In 2005, a young trader with Moroccan roots came to Barclays: Philippe Moryoussef, who is now 44. For him, it was only one station of many: Société Générale, Barclays, Royal Bank of Scotland, Morgan Stanley and, finally, Nomura. The Japanese had let him go when it became clear what role Moryoussef allegedly played in the interest-rate cartel.

In the London financial district, Moryoussef was seen as cool and unassuming. He liked diving, read books and didn't put on airs in public, even when he moved into a £2.5-million ($3.9 million) apartment in London's St. John's Wood neighborhood with his wife and two children.

Moryoussef traded in interest rate derivatives during his time at Barclays. He and his fellow traders knew exactly how much money they stood to lose or gain if the Libor or Euribor changed by only a fraction of a percentage point in one direction or the other.

And they apparently did everything they could to eliminate happenstance. Moryoussef communicated by phone or email with colleagues inside and outside the bank almost daily to steer interest rates in the right direction. To do so, they sent inquiries to the people who were responsible for inputting the Libor rates: the money market traders.

In the glitzy world of investment banking, money market traders were at the bottom of the pecking order before the financial crisis. They were not involved in major deals, and they could only dream of the kinds of bonuses stock and bond traders received. "They were always at the bottom of the food chain," says a former investment banker.

It was a conspiratorial group of underdogs who worked for various banks and met at least once a month for a beer or a mojito in New York, London or Frankfurt. By the middle of the last decade, when there seemed to be a surplus of money at the banks, they all had the same problem: They were derided or, worse yet, ignored by their colleagues in the trading rooms of major banks.

But what if it were possible to know where interest rates were headed at the end of the day, or even in the next hour? What if a few traders could manipulate the ups and downs of interest rates?

By 2005 at the latest, the traders would seem to have begun realizing just how much power they had were they able to collaborate within their small group. There was no need for formal contracts between large institutions, merely agreements among friends. A pointer here, a few traders meeting for lunch there, and soon the group had formed a global cartel that, according to investigators, reached from Japan to Europe to Canada.

"Come on over; I'll open a bottle of Bollinger," a trader, inebriated with his success, wrote to a colleague after the Libor rate had been set. Adair Turner of the British regulatory agency quotes the email as evidence of "a culture of cynical greed in the trading rooms."

The Organized Fraud

"If the rate remains unchanged, I'm a dead man," a trader emailed to a colleague who was responsible for Libor in October 2006. The traders sent at least 173 inquiries of this nature between 2005 and May 2009 for the dollar Libor alone. They were often successful.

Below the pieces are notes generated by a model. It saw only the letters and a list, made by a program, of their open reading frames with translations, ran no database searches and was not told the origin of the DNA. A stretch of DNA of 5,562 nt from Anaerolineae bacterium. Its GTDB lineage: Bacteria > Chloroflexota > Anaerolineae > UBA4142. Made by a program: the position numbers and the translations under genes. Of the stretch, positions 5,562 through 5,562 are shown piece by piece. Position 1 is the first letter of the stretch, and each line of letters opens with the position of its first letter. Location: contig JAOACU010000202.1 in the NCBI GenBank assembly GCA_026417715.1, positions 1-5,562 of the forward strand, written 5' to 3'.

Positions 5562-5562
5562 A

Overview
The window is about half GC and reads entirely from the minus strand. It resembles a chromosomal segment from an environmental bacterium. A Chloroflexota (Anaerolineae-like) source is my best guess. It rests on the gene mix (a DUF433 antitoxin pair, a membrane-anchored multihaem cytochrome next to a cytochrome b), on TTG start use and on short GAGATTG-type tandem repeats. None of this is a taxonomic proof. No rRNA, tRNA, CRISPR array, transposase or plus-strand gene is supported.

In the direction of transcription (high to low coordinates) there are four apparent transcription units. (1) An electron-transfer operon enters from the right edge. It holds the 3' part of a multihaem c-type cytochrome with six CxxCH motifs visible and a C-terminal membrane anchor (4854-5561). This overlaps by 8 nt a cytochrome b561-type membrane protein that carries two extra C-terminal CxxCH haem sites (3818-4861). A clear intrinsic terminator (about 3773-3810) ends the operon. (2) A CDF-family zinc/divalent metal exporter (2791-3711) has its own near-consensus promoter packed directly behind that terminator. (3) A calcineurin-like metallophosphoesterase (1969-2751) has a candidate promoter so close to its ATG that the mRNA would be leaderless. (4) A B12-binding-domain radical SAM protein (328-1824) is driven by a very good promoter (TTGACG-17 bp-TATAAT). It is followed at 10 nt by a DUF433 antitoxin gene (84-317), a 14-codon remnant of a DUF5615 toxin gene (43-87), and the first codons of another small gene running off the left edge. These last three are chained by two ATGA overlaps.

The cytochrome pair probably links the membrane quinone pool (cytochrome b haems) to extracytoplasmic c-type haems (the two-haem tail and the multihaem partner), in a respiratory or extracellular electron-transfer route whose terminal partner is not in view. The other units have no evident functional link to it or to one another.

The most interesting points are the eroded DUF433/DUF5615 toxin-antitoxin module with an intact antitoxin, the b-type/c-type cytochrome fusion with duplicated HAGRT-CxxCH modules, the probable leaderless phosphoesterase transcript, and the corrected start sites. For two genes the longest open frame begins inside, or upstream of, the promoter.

Moryoussef, listed in the files of Britain's Financial Services Authority (FSA) as "Trader E," specialized in the Euribor. He reportedly bet €30 billion on certain movements of the interest rate, a normal dimension in the fast-paced money market. "The trick is that you can't do it alone," he bragged to outside colleagues at HSBC, Société Générale and Deutsche Bank, who allegedly cooperated with him.

While the traders were initially out to increase their bonuses, the manipulation took on a different dimension during the crisis. When the first banks began to wobble in 2007, it became more difficult for many financial companies to borrow money -- a problem that would normally be reflected in higher Libor rates.

Now even top managers at Barclays, alarmed by media reports, were instructing the Libor men to input lower rates. In October 2008, the manipulation became a question of survival for Barclays. On Oct. 29, a concerned Paul Tucker, now the deputy governor of the Bank of England, contacted Barclays CEO Diamond. Tucker wanted to know why the bank was consistently inputting such high interest rates into the daily Libor report.

Diamond told a parliamentary committee that Tucker had seemed to imply that lower interest rates be reported for the Libor, which Tucker staunchly denies. Diamond, for his part, prepared a transcript of the telephone conversation he had had with Tucker on that day, in which he had mentioned political pressure. After that, his chief operating officer spoke with the money market traders. The underdogs were suddenly being heard on the executive board, and had become the bank's potential saviors.

Barclays wasn't the only bank that was having trouble gaining access to money in the fall of 2008. UBS, Citigroup and the Royal Bank of Scotland, now prime suspects in addition to Barclays, had to be bailed out by their respective governments. Germany's WestLB, which was involved in the Libor calculation at the time, was also seen as a problem case, although this wasn't reflected in the Libor rates it was reporting.

Deutsche Bank

As early as the fall of 2011, Deutsche Bank's chief risk officer at the time, Hugo Bänziger, ordered an internal audit. Millions of emails had to be reviewed and chat minutes read. Bänziger hired an outside auditing firm, and soon there were 50 people on the team responsible for the scandal. But it was a deeply frustrating task for the auditors; they didn't even know where to begin.

Only when British investigators released the names of two suspicious traders was the audit team able to report success to then CEO Josef Ackermann. Seemingly sensing what was in store for his bank, he inquired about the progress of the audit on a weekly basis. Two traders were fired.